During a blitz of public meetings to start his term, Mayor Rex Richardson has also been meeting behind the scenes this week with small focus groups of residents as he tries to set the agenda for Long Beach’s emergency response to homelessness.
Many of the attendees at the invite-only sessions are frontline nonprofit workers, residents who do their own homeless outreach, or other community leaders, some of whom have been sharply critical of the city’s ability to manage homelessness.
Attendees have, at times, aired grievances but also pushed the city toward new ideas, according to three people invited to a focus group at Bixby Park on Wednesday.
They said most people’s comments carried a dual imperative: The city must speed up housing and shelter projects, such as its slate of tiny homes that may not be completed until the fall. And it must do a better job of finding ongoing help—such as drug treatment and mental health care—after someone is housed.
“Everybody was suggesting that we need to do it now, and we can’t just get (homeless people) off the street and get them a place,” said one of the attendees, who asked not to be named in order to share details of the private discussion.
“If you want people to maintain their housing, you have to provide ongoing case management or support,” something the city has struggled to do, according to another attendee.
The format of the meetings, which include the mayor, local City Council members and some top city staffers, gave those invited the ear of officials guiding Long Beach’s response to homelessness.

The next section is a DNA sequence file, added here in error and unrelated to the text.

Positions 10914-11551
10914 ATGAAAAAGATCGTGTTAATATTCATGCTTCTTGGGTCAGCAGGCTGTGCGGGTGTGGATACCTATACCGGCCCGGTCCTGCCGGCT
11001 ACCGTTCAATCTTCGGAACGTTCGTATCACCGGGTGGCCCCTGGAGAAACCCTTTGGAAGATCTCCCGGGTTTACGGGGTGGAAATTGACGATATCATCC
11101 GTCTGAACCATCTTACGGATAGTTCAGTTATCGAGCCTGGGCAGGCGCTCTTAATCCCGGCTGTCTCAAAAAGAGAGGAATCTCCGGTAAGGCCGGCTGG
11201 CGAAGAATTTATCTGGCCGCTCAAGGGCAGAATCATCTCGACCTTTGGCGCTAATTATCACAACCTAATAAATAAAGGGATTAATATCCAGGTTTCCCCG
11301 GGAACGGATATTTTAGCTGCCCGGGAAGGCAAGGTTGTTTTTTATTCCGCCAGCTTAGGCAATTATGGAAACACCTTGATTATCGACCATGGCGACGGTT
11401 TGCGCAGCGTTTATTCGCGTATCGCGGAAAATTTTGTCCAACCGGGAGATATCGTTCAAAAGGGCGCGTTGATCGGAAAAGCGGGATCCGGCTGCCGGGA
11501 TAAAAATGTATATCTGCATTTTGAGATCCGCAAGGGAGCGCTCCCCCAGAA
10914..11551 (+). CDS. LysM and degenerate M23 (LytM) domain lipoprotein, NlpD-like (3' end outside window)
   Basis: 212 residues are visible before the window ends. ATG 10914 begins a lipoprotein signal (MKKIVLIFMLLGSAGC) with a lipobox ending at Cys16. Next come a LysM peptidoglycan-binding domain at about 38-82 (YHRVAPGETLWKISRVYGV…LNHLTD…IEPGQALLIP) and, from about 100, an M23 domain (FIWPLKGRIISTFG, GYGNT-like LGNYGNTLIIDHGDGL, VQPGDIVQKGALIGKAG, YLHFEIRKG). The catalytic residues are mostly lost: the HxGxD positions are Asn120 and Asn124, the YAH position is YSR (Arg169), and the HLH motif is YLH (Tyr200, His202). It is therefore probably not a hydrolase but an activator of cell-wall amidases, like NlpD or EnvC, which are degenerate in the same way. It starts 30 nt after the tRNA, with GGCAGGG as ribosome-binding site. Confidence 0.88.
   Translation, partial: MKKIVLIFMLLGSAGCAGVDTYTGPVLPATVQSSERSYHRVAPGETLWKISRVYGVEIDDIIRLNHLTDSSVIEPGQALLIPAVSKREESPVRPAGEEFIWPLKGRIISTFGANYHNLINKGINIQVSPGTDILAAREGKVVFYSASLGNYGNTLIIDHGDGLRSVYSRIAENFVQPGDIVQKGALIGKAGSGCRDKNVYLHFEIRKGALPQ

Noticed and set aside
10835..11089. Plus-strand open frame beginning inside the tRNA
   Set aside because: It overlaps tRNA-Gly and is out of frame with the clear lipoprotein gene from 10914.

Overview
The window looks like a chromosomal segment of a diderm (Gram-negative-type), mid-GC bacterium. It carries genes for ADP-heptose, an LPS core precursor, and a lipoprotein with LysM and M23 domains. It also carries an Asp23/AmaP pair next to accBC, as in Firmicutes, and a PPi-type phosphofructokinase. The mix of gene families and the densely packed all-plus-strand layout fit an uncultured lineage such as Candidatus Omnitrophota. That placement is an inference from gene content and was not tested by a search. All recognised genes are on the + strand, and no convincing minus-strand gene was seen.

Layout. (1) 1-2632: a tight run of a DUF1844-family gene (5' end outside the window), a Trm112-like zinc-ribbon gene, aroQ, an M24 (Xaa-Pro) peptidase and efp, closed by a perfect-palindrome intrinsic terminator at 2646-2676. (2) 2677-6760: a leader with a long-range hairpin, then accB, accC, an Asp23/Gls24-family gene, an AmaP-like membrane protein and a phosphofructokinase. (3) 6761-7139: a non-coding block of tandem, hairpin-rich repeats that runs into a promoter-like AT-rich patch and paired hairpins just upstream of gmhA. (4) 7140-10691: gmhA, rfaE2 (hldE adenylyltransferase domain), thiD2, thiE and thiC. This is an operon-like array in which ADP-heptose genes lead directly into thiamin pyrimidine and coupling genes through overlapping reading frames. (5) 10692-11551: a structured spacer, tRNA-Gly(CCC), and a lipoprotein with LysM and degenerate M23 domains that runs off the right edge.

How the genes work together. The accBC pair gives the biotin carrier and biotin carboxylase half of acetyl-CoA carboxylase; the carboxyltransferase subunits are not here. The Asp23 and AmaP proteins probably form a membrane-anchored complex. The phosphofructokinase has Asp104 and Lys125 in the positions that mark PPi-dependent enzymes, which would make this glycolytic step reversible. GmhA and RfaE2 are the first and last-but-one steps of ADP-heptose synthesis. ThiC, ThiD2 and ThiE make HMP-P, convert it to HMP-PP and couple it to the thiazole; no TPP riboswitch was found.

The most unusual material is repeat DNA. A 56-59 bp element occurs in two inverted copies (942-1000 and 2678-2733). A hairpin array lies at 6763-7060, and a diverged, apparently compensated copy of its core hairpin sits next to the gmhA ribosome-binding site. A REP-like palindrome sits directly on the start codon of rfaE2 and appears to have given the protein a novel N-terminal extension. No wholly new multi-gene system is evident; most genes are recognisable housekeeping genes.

Richardson, who would not allow media at the focus groups, said he convened the meetings in the hopes of getting unvarnished personal feedback from people on the front lines of confronting the homelessness crisis.
“It’s not often you get a manageable sort of group conversation with the mayor and the councilmember and all the city leadership there to listen,” he said.
But he said he also hoped to set expectations about what the city can reasonably do.
“What I don’t do is tell people, ‘Hey, we’re about to end homelessness in a month,’ ” he said in an interview Thursday.
Richardson said the city views its homelessness response in three phases:
- In the short-term window of the next six months, Richardson said the city is going to be looking for more temporary places for people to take shelter or park cars they’re living in while boosting its outreach efforts to people living on the streets in encampments.
- In the medium term of six months to 24 months, Richardson said they’ll be looking at more systemic fixes to support people in housing. “And in that time, the types of things you’ll see are standing up additional supports like mental health, localized mental health, substance support, bringing in more direct engagement with regional partners like the county.” One of the goals in time will be finding a permanent place for the city’s winter shelter, which has historically opened late each year as officials search for a new location annually.
- After 24 months, the city will be focused on tackling long-term permanent problems that it will likely be grappling with in perpetuity, Richardson said. “That’s when you start thinking more like prevention. You think about housing of all income levels—from your permanent supportive housing and very, very low-income housing, to like workforce housing and things like that.”
One frontline worker in Wednesday’s meeting said she had little faith the city could deliver on this plan, saying the only new ideas were coming from attendees, not local officials.
“We all offered things that we needed. The mayor offered nothing,” she said.
Another attendee was more optimistic, saying the city has already significantly boosted its homelessness outreach programs with things like mobile service vans that roam the city. He said the mayor seemed genuine in taking feedback at the focus group, but the daunting task will be figuring out how to implement it.
The chasm between hearing, understanding and doing something, he said, “is what tends to be the big challenge.”